Unless of course you are a leader. Leaders who speak to others in that way face a different set of challenges.

A good portion of our practice is coaching executives and managers to be successful leaders. To be successful as a leader, you need to be able to build relationships where people are highly motivated to follow your passion, vision and direction. Some people are masters at saying the right thing to build relationships, teamwork, and motivate people to accomplish great things. On the other side of the fence, we have all seen leaders whose ways of communicating drive people away. Almost immediately, the recipient of the communication loses their motivation and increases their instant dislike for the person sending the message.

After hearing people say things that undermine their ability to achieve their own goals, most of us ask ourselves, “What were they thinking?!” I am reminded of the NFL football player who told the referee that he “stunk” after being called off sides. The referee called a second penalty for unsportsmanlike conduct on the player, then marched off the 10 yard bonus penalty, turned around and asked the player with the big mouth, “How do I smell from here?”

Like this NFL player, some people seem to have come into this world with the innate ability to stick their foot right in their mouth. Then there are other people who make a conscious effort to filter their words and say the right thing at the right time. The key difference here is that the second group of people usually consider the person they are talking to and how their words will affect that person, themselves and the relationship between the two people.

Here are 6 tips to help you build even stronger relationships when you speak.

  1. Remember, words are permanent. It is easy to say something, especially something mean and hurtful, under the umbrella of honesty. “Hey, sorry this hurts, I was just being honest,” is a phrase we have all said or heard. The great reality is there are a lot of things in life that don’t need to be said. Better yet, there are a lot of things in life that do not need to be said by you. What is important to acknowledge is that your words are permanent. Once you say something, it can’t be retracted. Your words have a lasting impact on people, either in a negative, or in a positive way.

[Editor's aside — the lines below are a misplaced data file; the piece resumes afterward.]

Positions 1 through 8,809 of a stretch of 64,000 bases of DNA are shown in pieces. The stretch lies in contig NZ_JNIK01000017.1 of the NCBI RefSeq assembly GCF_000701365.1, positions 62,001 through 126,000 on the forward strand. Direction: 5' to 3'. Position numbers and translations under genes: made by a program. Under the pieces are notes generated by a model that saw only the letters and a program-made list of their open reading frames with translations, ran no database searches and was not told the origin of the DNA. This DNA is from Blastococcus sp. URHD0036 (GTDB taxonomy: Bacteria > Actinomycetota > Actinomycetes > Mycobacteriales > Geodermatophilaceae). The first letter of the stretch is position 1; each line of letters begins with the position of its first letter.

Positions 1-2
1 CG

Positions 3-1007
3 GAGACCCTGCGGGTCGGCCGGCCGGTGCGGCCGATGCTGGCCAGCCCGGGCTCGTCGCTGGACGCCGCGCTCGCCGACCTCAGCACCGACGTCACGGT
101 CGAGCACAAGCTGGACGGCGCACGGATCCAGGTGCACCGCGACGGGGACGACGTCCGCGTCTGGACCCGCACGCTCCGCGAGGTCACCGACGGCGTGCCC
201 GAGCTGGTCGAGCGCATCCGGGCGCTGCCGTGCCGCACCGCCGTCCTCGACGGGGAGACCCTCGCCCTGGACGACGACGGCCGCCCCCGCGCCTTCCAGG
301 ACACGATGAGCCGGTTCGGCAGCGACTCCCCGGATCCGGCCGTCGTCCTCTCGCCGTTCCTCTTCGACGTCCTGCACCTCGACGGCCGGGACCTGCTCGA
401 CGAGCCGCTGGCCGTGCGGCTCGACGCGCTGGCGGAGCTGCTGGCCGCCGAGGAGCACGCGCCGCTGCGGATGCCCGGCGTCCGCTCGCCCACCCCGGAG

2. Think before you speak. As you start to speak, think about what you want to accomplish. Do you want to build someone up, or tear them down? Great leaders work hard at saying the right things that will motivate people to move in the right direction, especially when they need to give people really tough feedback. They work harder than the average person at saying it in a way that will successfully accomplish their goal.
  3. Shut up and listen. A great rule of successfully leading others is getting other people to talk first. When you understand where others are coming from, it makes it a lot easier to do two important things. First, you can respond choosing the appropriate words. Second, you can respond with empathy, a better understanding of where your counterpart is coming from. Listening is especially important when there is disagreement. When you are not in agreement, instead of talking, stop, think, and choose your words carefully to ensure you reach your goals.
  4. Ask questions. A good rule of thumb is to not give others advice unless they ask for it. If someone doesn’t agree with you, there’s actually a good chance that talking more and listening less is going to help you be more persuasive. My 92-year-old dad says it best, “People like you so much better when they do the talking.” If you still feel the need to give people your advice, ask if they would like to hear your opinion. If they say yes, they’ll be more likely to listen and value it then if you had just outright stated it.
  5. Be confident. People who lack confidence feel a need to tell others what they know, whereas people who have a deep level of confidence feel much more comfortable being silent and thinking about what others are really saying before they respond. For confident communicators, silence can be golden.
  6. Be grateful. When you are grateful for the people and places in your life, it makes it a lot easier to say something that will motivate others to want to be closer to you and help you accomplish mutual goals.

Because they think first, and speak second, when great leaders speak, their words help them get closer to their goals. Recognize the power that your words can have on others, both positively and negatively, and choose your words carefully, understanding that you can’t take back what you’ve said to others.

 

6 Tips to Help Leaders Think Before They Speak | What the *@#K Were You Thinking?

Peter Barron Stark Companies is a nationally recognized management consulting company that specializes in employee engagement surveys, executive coaching, and leadership and employee training. For more information, please visit http://www.peterstark.com